“In Kenya, the National Transport and Safety Authority road crash statistics show that, on average, 3,000 lives are lost annually and thousands more are injured. This sad state of affairs can be avoided if the root causes of road traffic crashes are addressed”, recalled NYARANDI.

He added: Road Safety has become a major challenge for our Corridor albeit tremendous efforts made in the development and improvement of transport infrastructure within the Northern Corridor”.

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Assessment of Gitaru-Rungi black spot, a 2.7 km stretch where 117 crashes, carried out by the Joint Survey Team on A104 highway.

The survey which covered 845 Km stretch all the way from Mombasa to Kisumu had the following objectives;

  • To Confirm the existence of priority black spots and come up with a major injury and fatalities based black spot analysis;
  • Prepare country guidelines on black spots management along the Northern Corridor route in Kenya;
  • Advocate for funds mobilization in order to address safety concerns at priority black spots identified in Kenya.

Among the ten priority black spots, three were assessed in the Coastal region namely: Kibarani- Makupa Causeway, Bonje and Maji Ya Chumvi; followed by other three (3) black spots at Emali-Pipeline, Ngokomi-Kalimbini and Konza-Malili; in the Eastern region while two (2) black spots were assessed at Mlolongo and Gitaru-Rungiri in Nairobi before assessing one (1) black spot in Rift valley at Mukinya-Migaa-Sobea-Salgaa-Sachangwan and concluded with the last black spot in Kisumu at Molem-Nambaokana-Nyamasaria-Kasagam.

The five day survey findings revealed a number of road safety hazards as follows:

  1. Over speeding/Overtaking: it was evident that there is tendency of vehicles to over speed and overtake dangerously with risk of head-on, rear-end, side-impact, side-swipe, roll-over and multi-vehicle pile-ups collisions that call for sensitization programs and driver training.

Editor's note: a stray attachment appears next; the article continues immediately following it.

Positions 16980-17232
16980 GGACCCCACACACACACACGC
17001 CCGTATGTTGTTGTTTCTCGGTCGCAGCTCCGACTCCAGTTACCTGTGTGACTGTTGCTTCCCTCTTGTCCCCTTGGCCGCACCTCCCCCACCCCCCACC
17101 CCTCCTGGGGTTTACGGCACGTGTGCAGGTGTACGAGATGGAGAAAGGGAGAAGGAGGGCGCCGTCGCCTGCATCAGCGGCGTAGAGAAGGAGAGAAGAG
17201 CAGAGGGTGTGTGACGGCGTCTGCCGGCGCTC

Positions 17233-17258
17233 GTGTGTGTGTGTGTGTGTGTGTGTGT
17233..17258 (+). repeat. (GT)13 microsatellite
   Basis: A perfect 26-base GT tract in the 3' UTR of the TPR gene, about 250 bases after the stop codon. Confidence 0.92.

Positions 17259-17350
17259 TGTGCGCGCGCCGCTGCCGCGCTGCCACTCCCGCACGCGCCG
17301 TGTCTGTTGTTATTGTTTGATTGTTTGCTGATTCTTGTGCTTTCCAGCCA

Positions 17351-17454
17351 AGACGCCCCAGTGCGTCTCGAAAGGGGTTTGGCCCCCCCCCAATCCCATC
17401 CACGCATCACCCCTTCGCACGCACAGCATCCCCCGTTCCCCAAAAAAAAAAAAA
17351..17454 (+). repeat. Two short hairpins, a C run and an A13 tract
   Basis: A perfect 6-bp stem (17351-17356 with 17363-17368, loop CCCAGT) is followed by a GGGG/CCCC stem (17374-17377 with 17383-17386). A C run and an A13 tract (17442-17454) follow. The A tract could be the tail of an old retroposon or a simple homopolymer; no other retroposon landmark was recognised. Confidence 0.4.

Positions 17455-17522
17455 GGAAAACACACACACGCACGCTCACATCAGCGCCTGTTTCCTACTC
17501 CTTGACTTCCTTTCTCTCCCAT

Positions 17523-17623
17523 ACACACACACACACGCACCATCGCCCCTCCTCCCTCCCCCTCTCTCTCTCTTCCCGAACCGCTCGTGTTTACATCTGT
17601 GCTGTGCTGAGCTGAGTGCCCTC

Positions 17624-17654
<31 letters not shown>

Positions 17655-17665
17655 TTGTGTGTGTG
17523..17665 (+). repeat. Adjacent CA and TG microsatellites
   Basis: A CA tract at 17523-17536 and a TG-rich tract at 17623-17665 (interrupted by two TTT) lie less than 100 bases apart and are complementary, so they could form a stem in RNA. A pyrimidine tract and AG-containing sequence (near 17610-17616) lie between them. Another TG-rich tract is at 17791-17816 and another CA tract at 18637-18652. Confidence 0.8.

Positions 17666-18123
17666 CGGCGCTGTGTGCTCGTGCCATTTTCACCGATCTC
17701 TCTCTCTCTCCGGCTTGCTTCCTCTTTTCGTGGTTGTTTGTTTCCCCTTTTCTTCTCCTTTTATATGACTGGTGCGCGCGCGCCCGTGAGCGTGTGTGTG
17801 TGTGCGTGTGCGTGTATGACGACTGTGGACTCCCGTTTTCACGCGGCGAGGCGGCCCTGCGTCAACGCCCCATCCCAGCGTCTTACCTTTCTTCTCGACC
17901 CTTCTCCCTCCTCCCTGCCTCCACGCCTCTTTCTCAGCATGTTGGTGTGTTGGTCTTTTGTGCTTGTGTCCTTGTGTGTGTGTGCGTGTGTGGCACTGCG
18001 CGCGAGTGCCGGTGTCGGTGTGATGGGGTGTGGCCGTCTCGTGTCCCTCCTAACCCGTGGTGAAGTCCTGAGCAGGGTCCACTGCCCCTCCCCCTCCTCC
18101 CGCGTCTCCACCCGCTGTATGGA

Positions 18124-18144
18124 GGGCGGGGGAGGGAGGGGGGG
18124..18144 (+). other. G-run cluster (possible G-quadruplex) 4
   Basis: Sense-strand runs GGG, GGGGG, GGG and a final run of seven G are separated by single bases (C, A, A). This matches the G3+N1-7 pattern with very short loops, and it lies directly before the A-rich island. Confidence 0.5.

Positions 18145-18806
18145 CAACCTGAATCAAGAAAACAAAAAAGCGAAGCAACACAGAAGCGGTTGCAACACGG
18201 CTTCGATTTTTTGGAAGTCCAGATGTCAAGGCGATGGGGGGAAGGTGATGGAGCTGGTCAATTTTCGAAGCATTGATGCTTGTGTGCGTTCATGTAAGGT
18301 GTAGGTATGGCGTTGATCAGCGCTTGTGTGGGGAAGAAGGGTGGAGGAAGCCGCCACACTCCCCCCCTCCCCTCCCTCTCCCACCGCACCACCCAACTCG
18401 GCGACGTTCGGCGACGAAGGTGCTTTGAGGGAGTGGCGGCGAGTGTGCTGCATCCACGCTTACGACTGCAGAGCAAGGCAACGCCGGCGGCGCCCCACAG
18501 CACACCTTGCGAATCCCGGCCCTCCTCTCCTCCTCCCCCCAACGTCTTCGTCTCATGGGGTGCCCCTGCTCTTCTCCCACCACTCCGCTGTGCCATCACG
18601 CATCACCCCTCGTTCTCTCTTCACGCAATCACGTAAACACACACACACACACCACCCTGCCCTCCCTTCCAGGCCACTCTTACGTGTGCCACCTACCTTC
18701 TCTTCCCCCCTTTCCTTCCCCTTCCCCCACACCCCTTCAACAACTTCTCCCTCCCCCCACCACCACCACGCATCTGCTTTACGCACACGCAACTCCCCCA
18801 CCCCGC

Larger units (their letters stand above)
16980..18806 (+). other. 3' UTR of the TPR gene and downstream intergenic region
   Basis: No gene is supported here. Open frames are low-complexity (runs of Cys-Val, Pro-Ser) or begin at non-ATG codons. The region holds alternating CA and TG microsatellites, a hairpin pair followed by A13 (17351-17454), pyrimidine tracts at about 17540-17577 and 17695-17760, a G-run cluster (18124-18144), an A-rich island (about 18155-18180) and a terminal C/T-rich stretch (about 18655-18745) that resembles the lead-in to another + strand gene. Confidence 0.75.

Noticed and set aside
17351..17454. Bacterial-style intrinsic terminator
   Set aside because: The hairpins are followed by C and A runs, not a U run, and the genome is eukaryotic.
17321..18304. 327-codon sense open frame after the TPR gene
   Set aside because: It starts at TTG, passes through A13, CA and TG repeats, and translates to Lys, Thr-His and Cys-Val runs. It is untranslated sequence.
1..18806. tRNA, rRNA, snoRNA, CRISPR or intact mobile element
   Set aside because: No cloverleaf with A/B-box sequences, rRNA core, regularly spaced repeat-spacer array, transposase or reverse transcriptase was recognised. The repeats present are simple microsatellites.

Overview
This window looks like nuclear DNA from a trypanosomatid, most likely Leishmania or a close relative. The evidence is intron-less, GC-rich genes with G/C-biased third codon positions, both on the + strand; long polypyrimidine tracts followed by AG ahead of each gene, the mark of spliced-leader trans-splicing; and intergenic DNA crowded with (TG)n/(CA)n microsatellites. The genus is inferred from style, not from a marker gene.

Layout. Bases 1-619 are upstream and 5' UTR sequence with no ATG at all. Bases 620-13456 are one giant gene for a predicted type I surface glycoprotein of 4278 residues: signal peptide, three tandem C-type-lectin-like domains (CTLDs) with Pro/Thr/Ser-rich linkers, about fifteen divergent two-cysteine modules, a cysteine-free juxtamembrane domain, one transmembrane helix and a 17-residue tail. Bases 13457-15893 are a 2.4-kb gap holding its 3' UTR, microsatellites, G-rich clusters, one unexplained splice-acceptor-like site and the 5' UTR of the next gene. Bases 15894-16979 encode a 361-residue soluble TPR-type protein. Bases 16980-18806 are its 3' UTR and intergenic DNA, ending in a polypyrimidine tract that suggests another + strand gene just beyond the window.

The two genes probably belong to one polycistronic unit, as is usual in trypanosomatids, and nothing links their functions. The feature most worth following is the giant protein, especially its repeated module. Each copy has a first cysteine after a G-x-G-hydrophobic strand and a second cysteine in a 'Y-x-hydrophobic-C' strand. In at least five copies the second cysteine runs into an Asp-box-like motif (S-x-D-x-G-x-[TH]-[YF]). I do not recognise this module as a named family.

2. Unsafe junction/access layout: Some major junctions are not well channelled from the main highways with faded road marking and other existence of ambiguous road marking confusing road users in addition to junctions located on horizontal/vertical curves with limited visibility splay.
  3. Obstruction by trucks, PSV parking by road side: some trucks park on shoulders while designated bus bays are on edge of carriageway while PSVs pick and drop on road edges. Expediting the implementation of the Road Side Stations program is one of the mitigation measures as its main objective is to create rest stops, create well organized and safe parking while promoting safety.
  4. Vendors selling their wares by the road side/Encroachment into road reserve: vendors and local communities along the highways stand in the middle of the carriageway to sell their goods to moving traffic posing great danger unto themselves and other road users.
  5. Lack of designated pedestrian crossing points and NMT facilities: Lack of marked pedestrian crossings and walkways are forcing pedestrian to cross anywhere and walk on road edge oblivious of their safety.
  6. Missing/non-existent road signs: There is lack  of critical road signs along the highway while other road signs are obscured/blocked
  7. Existence of numerous accesses and illegal turnings to business establishments: There exist several business establishments on both sides of highway. These businesses have direct access into and out of the road with no standard speed change lanes.

“The commissioned survey on 10 priority black spots was phase one of a broad programme of enforcing effective road user behaviour, road system design and traffic management to mitigate the identified deficiencies along the Northern Corridor road networks”, concludes OMAE NYARANDI.

The programme will contribute to the 4th EAC Development Strategy that aims at harmonizing with the African road safety performance target which is to reduce the Road related fatalities by 50% by 2020.